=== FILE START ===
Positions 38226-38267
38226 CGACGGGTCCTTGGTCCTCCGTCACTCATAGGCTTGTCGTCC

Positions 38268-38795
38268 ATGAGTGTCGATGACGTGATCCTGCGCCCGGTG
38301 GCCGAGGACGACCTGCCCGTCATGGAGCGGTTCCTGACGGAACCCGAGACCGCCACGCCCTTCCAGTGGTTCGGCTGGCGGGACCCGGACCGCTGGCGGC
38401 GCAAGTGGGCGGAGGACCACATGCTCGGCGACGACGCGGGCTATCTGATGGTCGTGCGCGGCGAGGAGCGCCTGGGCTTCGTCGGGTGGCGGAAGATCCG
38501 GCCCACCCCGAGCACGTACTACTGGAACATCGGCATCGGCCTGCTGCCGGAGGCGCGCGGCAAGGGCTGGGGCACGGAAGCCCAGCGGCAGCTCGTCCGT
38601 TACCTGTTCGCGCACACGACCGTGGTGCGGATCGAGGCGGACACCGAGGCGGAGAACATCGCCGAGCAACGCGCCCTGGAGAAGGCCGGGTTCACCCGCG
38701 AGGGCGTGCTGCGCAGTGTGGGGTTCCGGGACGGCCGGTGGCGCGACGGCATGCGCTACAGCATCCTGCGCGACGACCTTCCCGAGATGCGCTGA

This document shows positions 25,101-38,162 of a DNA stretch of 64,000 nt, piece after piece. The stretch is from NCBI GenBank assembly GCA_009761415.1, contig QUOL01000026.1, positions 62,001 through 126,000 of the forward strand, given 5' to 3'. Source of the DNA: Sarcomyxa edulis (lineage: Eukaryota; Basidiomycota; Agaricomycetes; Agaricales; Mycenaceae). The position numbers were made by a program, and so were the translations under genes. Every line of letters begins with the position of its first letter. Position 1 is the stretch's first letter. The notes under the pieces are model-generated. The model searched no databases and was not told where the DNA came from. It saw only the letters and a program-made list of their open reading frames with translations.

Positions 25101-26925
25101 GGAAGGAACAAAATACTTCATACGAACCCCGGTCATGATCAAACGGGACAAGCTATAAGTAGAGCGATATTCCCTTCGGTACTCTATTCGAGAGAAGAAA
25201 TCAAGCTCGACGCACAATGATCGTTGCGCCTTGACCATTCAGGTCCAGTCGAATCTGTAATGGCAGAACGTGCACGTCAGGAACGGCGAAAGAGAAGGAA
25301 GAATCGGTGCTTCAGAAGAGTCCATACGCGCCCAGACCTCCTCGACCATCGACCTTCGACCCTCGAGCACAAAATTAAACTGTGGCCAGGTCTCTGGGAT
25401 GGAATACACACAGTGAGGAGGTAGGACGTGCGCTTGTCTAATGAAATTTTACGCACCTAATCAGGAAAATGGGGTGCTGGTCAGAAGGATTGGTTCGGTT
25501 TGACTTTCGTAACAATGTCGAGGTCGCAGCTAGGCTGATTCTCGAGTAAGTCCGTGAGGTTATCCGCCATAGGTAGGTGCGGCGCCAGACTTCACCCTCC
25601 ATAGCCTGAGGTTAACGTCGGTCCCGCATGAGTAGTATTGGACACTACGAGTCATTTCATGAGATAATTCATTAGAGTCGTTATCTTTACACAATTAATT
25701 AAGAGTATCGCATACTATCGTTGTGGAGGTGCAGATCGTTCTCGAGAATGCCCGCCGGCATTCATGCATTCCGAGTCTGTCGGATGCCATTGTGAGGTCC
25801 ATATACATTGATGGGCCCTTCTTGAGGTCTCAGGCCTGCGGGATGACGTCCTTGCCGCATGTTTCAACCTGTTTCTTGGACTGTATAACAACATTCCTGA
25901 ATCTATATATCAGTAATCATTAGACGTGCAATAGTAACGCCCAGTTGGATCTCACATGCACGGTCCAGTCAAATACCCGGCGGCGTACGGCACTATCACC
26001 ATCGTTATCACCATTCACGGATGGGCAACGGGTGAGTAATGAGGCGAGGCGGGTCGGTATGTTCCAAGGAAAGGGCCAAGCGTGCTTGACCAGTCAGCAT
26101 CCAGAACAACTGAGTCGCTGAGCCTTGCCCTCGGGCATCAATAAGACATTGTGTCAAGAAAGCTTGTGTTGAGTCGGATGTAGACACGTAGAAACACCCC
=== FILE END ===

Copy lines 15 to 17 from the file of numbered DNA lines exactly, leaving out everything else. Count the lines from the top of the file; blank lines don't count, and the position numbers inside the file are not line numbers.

25401 GGAATACACACAGTGAGGAGGTAGGACGTGCGCTTGTCTAATGAAATTTTACGCACCTAATCAGGAAAATGGGGTGCTGGTCAGAAGGATTGGTTCGGTT
25501 TGACTTTCGTAACAATGTCGAGGTCGCAGCTAGGCTGATTCTCGAGTAAGTCCGTGAGGTTATCCGCCATAGGTAGGTGCGGCGCCAGACTTCACCCTCC
25601 ATAGCCTGAGGTTAACGTCGGTCCCGCATGAGTAGTATTGGACACTACGAGTCATTTCATGAGATAATTCATTAGAGTCGTTATCTTTACACAATTAATT